The saving grace in this evening was Latvian soprano Marina Rebeka, who offered a Mozartian performance in the grand manner. I cannot think of anyone else who could tackle the role of Donna Anna these days as beautifully as she did. With the exception of some wrong entries in Non mi dir, she sang immaculately: unforced, round top notes, crystal-clear coloratura, pure intonation, instrumental phrasing, sense of style, an amazingly lovely tone, you name it, she has it. I have a message for mezzo-sopranos: Donna Elvira is not a role for you girls. Ruxandra Donose is only the next victim of this misconception – she sounded uncomfortable throughout and struggled perilously with a transposed Mi tradì. Her intervention in Don Giovanni’s feast had to do with the optional lower notes. On the other hand, Martina Welschenbach found the role of Zerlina too low, but her voice is so pleasant and her singing is so engaging that one can forgive her that. Yosep Kang was an unsubtle Don Ottavio who still needs to know the art of tonal coloring and dynamic shading. No-one missed Il mio tesoro tonight. Ildebrando d’Arcangelo’s big, firm bass lacks some variety too and he is not very strong in vocal seduction, but considering what an over-enthusiastic singer could do in this production, his austerity is quite welcome. At this point, I could write a master degree about Alex Esposito’s Leporello. Although his voice is not remarkable in any sense, it is nonetheless quite reliable and healthily produced. His interpretation is now plagued by the sort of mannerisms that appear when a singer sings for too long the same role. He has a Roberto Benigni-like restlessness and clownishness that, framed by a good director, can come through as vivaciousness and funniness. This evening, rambunctiousness and vexatiousness would describe it more faithfully. Finally, Ante Jerkunica did not find problems in the writing of the Commendatore, but having a lighter and clearer voice than Don Giovanni was a little confusing.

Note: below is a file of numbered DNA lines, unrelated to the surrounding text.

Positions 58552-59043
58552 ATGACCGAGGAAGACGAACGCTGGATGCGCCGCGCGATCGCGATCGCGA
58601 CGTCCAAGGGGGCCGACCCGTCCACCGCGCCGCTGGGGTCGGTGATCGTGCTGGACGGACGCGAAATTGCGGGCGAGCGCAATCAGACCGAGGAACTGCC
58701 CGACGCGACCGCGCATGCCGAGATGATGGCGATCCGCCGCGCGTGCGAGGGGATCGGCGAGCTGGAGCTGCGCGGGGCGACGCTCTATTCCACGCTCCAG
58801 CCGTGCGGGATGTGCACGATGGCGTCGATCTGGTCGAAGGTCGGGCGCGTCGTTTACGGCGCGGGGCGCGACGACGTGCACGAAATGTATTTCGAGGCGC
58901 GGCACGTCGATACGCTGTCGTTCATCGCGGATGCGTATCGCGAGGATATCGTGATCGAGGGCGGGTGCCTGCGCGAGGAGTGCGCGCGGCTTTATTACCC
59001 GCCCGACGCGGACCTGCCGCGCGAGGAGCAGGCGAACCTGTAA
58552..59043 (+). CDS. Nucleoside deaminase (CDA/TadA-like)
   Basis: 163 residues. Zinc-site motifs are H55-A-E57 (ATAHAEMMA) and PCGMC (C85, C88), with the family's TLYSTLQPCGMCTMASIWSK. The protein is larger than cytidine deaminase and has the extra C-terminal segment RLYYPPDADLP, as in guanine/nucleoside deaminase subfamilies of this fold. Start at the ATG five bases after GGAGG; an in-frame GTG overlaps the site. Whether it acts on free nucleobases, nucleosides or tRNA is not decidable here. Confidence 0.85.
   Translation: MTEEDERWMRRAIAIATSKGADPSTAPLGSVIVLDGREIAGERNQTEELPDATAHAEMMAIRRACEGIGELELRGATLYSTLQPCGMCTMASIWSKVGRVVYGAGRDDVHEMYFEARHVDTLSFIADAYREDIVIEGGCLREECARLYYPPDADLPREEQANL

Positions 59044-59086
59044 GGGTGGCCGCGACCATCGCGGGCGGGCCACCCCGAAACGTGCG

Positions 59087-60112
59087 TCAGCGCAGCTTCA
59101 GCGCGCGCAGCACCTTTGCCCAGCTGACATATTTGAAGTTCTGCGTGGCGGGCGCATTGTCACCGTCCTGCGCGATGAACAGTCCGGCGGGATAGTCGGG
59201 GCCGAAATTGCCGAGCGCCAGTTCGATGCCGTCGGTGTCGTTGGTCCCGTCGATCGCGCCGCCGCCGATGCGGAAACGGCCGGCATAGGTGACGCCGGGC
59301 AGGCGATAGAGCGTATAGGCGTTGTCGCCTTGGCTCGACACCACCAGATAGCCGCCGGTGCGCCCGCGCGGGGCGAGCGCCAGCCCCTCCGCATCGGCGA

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Weber’s Der Freischütz is rightly considered the most German among German operas – maybe therefore a natural work for Regietheater directors. Considering the libretto’s elaborate scenic instructions, one can always claim that the only way to stage it at all is making a series of adaptations, provided one is able to keep the contrast with heimlich and unheimlich which lies in the core of what Der Freischütz is about. In this sense, Alexander von Pfeil’s 2007 staging for the Deutsche Oper piles up both natural and supernatural aspects of the work rather than setting them apart in contrasted atmospheres, an original idea. As devised by Mr. von Pfeil, the opera has only one set – a ballroom in something of a hunting club in the 50’s. There is an opposition of masculine elements – sexy posters with girls on the walls, guns all over the place and hunting trophies – and feminine ones: a series of huge crystal chandeliers hanging from the ceiling, a praying corner. Everbody is completely drunk, frenetically dancing and acting sillily. Only the main characters seem to be sober: Agathe and Kuno are concerned about Max, Max is concerned about work, Ännchen is concerned about Agathe and Kaspar is concerned about his plan. Among the intoxicated men and women, three apes apear invisible to anyone but the audience.  Then a man in black t-shirt and jeans who acts in an animal-like way appear. Agathe seems to feel his evil presence, but no-one else. It is Samiel. While the forging of the bullets is supposed to happen in the Wolfschlucht, here the ballroom is transformed in a place of horror through lighting, a magic circle of empty wine bottles and smoke. Plus the apes. The bottles  would be later replaced by shoeboxes when Agathe sings her prayer among women who help her wedding ceremony.  Although nothing really impressive happens here, the permanent set looks interesting and a discrete but palpable ominous atmosphere is kept throughout. I would only wish that the Wolfschlucht scene had some surprises in reserve.